On the genetic architecture of rapidly adapting and convergent life history traits in guppies
Whiting, James et al. (2022), On the genetic architecture of rapidly adapting and convergent life history traits in guppies, Dryad, Dataset, https://doi.org/10.5061/dryad.w3r2280sk
The genetic basis of traits shapes and constrains how adaptation proceeds in nature; rapid adaptation can be facilitated by polygenic traits, which subsequently provide multiple, redundant, genetic routes to adaptive phenotypes, reducing re-use of the same genes (genetic convergence). Guppy life history traits evolve rapidly and convergently among natural high- (HP) and low-predation (LP) environments in northern Trinidad. This system has been studied extensively at the phenotypic level, but little is known about the underlying genetic architecture. Here, we use an F2 QTL design to examine the genetic basis of seven (five female, two male) guppy life history phenotypes to assess whether the genetic architecture of these traits reflects theoretical predictions. We use RAD-sequencing data (16,539 SNPs) from 370 male and 267 female F2 individuals. We perform linkage mapping, estimates of genome-wide and per-chromosome heritability (multi-locus associations), and QTL ma pping (single-locus associations). Our results are consistent with architectures of many-loci of small effect for male age and size at maturity and female interbrood period. Male trait associations are clustered on specific chromosomes, but female interbrood period exhibits a weak genome-wide signal suggesting a potentially highly polygenic component. Offspring weight and female size at maturity are also associated with a single significant QTL each. These results suggest rapid phenotypic evolution of guppies may be facilitated by polygenic trait architectures, but these could fuel redundancy and limit gene re-use across populations, in agreement with an absence of strong signatures of genetic convergence from recent population genomic analyses of wild HP-LP guppies.
Sequencing data was derived through RAD-sequencing of four F2 cross families (F0s and F2s sequenced).
Phenotype data was derived by phenotyping lab-reared individuals according to the methods in Whiting et al. 2022.
The linkage map was made using LepMap3.
This repository contains data associated with the study "On the genetic architecture of rapidly adapting and convergent life history traits in guppies" by Whiting et al. 2022
Included are four data files:
* `guppy_LH_qtl_RAD_snps.vcf.gz` - 16,539 RADseq genotypes for 661 individual guppies from four F2 crosses. This is the primary SNP data for this study, from which all marker sets are derived.
* `qtl_female_phenotypes_clean_with_litters.csv` - Phenotypes for females
* `qtl_male_phenotypes_clean.csv` - Phenotypes for males
* `linkage_map_guppy_LH_final.txt` - Final linkage map used
* Female phenotypes include age at first brood (days), size at first brood (mm), first brood size (number of offspring), interbrood interval (days), and dry offspring weight (grams) of brood 1 and brood 2 (only offspring weight from the first brood was used due to correlation/redundancy of these two phenotypes).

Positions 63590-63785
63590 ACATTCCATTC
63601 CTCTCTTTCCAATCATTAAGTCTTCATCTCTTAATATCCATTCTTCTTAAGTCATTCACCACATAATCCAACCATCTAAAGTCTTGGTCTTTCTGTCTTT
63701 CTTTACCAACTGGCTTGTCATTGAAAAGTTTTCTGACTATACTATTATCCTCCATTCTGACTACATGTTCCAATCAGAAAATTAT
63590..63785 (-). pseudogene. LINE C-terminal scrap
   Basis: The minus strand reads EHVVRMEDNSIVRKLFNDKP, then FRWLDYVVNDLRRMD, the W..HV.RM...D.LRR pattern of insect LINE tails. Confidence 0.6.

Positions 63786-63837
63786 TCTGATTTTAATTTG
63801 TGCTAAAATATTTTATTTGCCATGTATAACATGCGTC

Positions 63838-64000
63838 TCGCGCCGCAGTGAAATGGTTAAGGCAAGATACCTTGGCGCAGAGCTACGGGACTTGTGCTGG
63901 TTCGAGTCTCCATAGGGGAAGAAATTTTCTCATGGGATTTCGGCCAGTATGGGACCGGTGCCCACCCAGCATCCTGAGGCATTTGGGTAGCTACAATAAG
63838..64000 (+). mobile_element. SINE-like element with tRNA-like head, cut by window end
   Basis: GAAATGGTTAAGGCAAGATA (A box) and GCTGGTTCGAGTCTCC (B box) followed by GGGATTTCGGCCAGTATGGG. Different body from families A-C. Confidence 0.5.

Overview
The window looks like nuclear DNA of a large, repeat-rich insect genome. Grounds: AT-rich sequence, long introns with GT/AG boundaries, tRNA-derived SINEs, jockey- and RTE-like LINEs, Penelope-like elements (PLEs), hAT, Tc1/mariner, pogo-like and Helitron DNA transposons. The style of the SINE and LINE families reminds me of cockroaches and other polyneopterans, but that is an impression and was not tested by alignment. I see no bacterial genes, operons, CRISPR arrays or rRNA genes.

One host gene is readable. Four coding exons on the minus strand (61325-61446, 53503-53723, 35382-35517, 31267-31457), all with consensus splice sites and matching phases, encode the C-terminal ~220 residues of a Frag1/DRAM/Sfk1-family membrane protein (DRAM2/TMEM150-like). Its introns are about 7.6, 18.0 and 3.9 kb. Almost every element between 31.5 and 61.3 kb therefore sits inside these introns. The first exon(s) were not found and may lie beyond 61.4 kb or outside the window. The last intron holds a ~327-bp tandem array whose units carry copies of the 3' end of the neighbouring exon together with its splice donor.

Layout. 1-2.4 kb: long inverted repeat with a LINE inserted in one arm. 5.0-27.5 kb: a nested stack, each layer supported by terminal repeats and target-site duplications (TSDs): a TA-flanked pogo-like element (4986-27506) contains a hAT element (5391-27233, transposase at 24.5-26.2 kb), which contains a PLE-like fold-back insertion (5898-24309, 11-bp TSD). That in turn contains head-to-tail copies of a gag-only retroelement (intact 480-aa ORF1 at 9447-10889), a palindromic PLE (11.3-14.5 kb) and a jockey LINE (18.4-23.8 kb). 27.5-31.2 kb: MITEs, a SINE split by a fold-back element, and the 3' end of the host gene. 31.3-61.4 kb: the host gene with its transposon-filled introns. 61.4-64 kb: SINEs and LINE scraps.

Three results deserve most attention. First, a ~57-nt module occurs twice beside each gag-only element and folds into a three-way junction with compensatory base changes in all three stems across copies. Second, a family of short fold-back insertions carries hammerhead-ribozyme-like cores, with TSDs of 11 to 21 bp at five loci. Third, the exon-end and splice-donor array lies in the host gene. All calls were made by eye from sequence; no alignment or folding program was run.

* Dry offspring weight was calculated as the average weight of an individual, so (total dry brood weight)/(brood size)
* Male phenotpyes include age at maturity (days), and size (mm) and weight (grams) at maturity (only size was used for analyses due to high correlation between size and weight).
* In each .csv, the "ID" column corresponds to the number in the middle of the IDs of the VCF file, for e.g. "09_556.sorted.rg" in the VCF corresponds to ID 556.
* Missing data is the male and female files are denoted as NA. These are individuals that were sequenced but weren't phenotyped, and were excluded from QTL analyses as described in the manuscript.
* The linkage map includes the original marker number "marker" (1-16539, corresponding to order in VCF); the cM position on lepmap-derived linkage groups "cM"; the original VCF mapped position in bp "mapped"; the original chromosome from the vcf "original_chr"; the lepmap-derived linkage group "LG"; and a column called "trim" that was used to trim the full linkage map ends but can be ignored.
* Regarding the linkage map, lepmap orders LGs according to the number of markers mapped to it, but this is not the same as the original chromosome orders in the guppy genome. For e.g. chr2 is the largest chromosome, and as such has the most markers, making it "LG1". These were manually changed to match the order of chromosomes in the genome during analyses.
Additional associated data and analysis scripts can be found in the github repository:
https://github.com/JimWhiting91/guppy_LH_QTL (archived with Zenodo doi:10.5281/zenodo.5938562)
European Research Council, Award: GuppyCON 758382
Natural Environment Research Council, Award: NE/P013074/1
National Science Foundation, Award: DEB-0623632EF
National Science Foundation, Award: DEB-0808039
National Science Foundation, Award: DEB-1258231
National Science Foundation, Award: DEB-1556884
Biotechnology and Biological Sciences Research Council, Award: BB/K003240/1
Wellcome Trust, Award: WT101650MA